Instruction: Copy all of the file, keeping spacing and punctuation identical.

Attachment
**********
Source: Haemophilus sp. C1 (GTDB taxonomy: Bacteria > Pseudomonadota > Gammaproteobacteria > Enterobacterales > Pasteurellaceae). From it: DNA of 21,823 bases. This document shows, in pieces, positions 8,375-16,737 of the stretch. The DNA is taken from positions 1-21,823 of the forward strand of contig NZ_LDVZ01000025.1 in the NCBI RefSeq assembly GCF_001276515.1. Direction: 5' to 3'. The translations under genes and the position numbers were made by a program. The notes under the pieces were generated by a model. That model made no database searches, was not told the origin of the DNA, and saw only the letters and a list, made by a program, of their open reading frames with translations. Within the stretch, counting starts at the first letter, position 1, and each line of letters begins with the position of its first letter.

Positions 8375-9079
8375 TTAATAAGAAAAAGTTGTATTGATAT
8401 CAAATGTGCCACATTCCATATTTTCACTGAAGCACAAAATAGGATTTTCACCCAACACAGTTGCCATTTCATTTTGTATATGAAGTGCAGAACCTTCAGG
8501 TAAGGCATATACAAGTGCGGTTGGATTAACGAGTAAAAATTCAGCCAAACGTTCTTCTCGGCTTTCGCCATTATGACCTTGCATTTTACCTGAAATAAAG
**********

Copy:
Source: Haemophilus sp. C1 (GTDB taxonomy: Bacteria > Pseudomonadota > Gammaproteobacteria > Enterobacterales > Pasteurellaceae). From it: DNA of 21,823 bases. This document shows, in pieces, positions 8,375-16,737 of the stretch. The DNA is taken from positions 1-21,823 of the forward strand of contig NZ_LDVZ01000025.1 in the NCBI RefSeq assembly GCF_001276515.1. Direction: 5' to 3'. The translations under genes and the position numbers were made by a program. The notes under the pieces were generated by a model. That model made no database searches, was not told the origin of the DNA, and saw only the letters and a list, made by a program, of their open reading frames with translations. Within the stretch, counting starts at the first letter, position 1, and each line of letters begins with the position of its first letter.

Positions 8375-9079
8375 TTAATAAGAAAAAGTTGTATTGATAT
8401 CAAATGTGCCACATTCCATATTTTCACTGAAGCACAAAATAGGATTTTCACCCAACACAGTTGCCATTTCATTTTGTATATGAAGTGCAGAACCTTCAGG
8501 TAAGGCATATACAAGTGCGGTTGGATTAACGAGTAAAAATTCAGCCAAACGTTCTTCTCGGCTTTCGCCATTATGACCTTGCATTTTACCTGAAATAAAG